Modern web search engines are highly intricate software systems which employ technology that has evolved over the years. There are few categories of search engines that are applicable to specific browsing needs.
These include web search engines (e.g. Google), database or structured data search engines (e.g. Dieselpoint), and mixed search engines or enterprise search.
The more prevalent search engines such as Google and Yahoo! utilize hundreds of thousands of millions of computers to process trillions of web pages in order to return fairly well-aimed results. Due to this high volume of queries and text processing, the software is required to run in a highly dispersed environment with a high degree of superfluity.
Search Engine Categories
Web search engines
These are search engines that are specifically designed for searching web pages. They were developed to facilitate searching through a large amount of web pages. They are engineered to follow a multi-stage process: crawling the infinite number of pages to skim the figurative foam from their contents, indexing the foam/buzzwords in a sort of semi-structured form (for example a database), and returning mostly relevant as links to those skimmed documents or pages from the inventory.
In the case of a wholly textual search, the first step in classifying web pages is to find an "index item" that might relate expressly to the "search term". Most search engines use sophisticated algorithms to "decide" when to revisit a particular page, to check its relevance. These algorithms range from constant visit-interval with higher priority for more frequently changing pages to adaptive visit-interval based on several criteria such as frequency of chance, popularity, and overall quality of site. The speed of the web server running the page as well as resource constraints like amount of hardware or bandwidth also figure in.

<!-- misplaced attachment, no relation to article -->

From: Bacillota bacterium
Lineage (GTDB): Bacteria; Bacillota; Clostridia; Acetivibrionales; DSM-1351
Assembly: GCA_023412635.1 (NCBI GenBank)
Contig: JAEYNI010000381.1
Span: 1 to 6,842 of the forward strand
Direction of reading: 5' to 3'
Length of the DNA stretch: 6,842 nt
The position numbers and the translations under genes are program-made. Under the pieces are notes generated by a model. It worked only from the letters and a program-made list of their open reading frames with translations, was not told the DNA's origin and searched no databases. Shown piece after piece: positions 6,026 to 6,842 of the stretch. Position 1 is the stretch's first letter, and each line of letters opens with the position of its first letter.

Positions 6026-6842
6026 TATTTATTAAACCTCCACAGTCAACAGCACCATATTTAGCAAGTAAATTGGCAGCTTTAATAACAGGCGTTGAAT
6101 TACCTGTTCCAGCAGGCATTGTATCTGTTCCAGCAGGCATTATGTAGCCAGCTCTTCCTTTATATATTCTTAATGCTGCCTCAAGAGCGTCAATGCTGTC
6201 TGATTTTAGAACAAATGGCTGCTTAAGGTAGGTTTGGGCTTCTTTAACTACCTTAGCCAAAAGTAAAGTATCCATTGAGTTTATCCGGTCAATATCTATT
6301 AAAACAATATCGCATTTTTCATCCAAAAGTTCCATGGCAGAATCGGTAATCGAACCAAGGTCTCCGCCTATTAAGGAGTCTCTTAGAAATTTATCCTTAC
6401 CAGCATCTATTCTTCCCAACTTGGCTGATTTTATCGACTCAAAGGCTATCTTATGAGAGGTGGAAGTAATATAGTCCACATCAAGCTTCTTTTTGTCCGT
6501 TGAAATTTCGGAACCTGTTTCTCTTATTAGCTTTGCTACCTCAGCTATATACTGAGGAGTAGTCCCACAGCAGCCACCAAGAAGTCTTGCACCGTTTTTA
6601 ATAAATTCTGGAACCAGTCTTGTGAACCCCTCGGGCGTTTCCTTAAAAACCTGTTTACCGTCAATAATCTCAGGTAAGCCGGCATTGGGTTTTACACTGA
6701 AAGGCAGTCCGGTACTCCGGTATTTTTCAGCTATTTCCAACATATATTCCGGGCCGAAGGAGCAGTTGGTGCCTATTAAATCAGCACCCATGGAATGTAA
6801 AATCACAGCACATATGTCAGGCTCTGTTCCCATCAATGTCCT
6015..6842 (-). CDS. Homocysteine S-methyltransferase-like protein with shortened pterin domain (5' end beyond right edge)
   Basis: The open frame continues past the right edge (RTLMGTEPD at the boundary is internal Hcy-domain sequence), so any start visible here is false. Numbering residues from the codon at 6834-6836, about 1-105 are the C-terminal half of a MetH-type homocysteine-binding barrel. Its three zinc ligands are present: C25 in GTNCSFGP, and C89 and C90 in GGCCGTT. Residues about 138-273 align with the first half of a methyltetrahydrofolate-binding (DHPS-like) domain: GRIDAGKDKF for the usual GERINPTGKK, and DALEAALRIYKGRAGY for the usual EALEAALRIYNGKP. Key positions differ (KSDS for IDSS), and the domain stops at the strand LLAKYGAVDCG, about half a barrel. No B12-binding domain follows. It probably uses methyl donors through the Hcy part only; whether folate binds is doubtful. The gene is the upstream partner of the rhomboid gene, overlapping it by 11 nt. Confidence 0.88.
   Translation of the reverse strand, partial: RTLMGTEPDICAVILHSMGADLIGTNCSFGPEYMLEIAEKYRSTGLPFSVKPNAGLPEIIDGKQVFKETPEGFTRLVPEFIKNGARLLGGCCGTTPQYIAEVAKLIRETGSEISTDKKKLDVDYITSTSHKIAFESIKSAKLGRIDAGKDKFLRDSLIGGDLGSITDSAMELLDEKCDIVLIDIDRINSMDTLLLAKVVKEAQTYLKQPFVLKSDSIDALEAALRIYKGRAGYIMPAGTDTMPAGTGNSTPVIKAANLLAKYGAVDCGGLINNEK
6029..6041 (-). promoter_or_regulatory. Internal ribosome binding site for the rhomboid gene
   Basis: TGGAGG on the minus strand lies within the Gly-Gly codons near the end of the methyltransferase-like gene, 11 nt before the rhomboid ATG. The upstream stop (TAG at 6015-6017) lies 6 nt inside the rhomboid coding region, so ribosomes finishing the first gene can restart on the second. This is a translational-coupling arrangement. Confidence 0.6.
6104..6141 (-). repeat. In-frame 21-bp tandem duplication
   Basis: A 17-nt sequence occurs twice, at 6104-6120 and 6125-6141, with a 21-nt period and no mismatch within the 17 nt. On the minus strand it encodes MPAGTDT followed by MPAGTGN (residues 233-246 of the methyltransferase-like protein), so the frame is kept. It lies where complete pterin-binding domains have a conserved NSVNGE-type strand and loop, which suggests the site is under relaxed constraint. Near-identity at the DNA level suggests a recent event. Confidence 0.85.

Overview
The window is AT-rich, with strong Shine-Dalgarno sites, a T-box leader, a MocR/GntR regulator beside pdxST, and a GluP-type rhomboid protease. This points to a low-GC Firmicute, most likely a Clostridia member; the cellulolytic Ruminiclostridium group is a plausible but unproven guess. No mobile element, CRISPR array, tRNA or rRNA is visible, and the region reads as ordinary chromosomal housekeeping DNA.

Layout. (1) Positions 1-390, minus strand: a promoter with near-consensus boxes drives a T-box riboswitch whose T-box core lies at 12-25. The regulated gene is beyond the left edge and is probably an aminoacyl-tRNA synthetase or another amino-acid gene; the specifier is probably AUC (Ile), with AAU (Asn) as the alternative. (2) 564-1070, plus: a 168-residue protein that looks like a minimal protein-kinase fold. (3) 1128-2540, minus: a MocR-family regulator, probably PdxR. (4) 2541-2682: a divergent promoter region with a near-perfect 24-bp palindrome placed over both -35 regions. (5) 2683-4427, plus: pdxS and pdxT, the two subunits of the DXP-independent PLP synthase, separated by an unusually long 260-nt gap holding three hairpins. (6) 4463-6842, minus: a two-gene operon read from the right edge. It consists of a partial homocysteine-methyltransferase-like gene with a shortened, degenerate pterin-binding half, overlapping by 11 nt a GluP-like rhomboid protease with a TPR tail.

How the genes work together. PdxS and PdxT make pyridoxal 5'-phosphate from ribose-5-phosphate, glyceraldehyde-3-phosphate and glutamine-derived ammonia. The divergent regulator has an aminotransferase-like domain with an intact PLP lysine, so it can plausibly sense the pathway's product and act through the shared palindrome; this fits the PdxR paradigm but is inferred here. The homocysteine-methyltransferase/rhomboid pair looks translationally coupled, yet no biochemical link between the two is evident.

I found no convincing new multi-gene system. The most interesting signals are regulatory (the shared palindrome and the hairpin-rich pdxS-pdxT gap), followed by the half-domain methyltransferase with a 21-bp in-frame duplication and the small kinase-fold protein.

The pages that are discovered by web crawls are often distributed and fed into another computer that creates a veritable map of uncovered resources. This looks a little like a graph, on which different pages are represented as small nodes that are connected by links between the pages. The excess of data is stored in multiple data structures that allow quick access to this data by certain algorithms that compute the popularity score of pages on the web based on how many links point to a certain web page, which is how people can access any number of resources concerned with diagnosing psychosis.
Database Search Engines
Searching for text-based content in databases presents few special challenges from which a number of specialized search engines developed. Databases are slow when solving complex queries (with multiple logical or string matching arguments). Databases allow pseudo-logical queries which full-text searches do not use. There is no crawling necessary for a database since the data is already structured. However, it is often necessary to index the data in a more economized form designed to inspire a more expeditious search.
Mixed Search Engines
Sometimes, searched data contains both database content and web pages or documents. Search engine technology has developed to respond to both sets of requirements. Most mixed search engines are large Web search engines, like Google. They search both through structured and unstructured data sources. Pages and documents are crawled and indexed in a separate index. Databases are indexed also from various sources. Search results are then generated for users by querying these multiple indices in parallel and compounding the results according to "rules".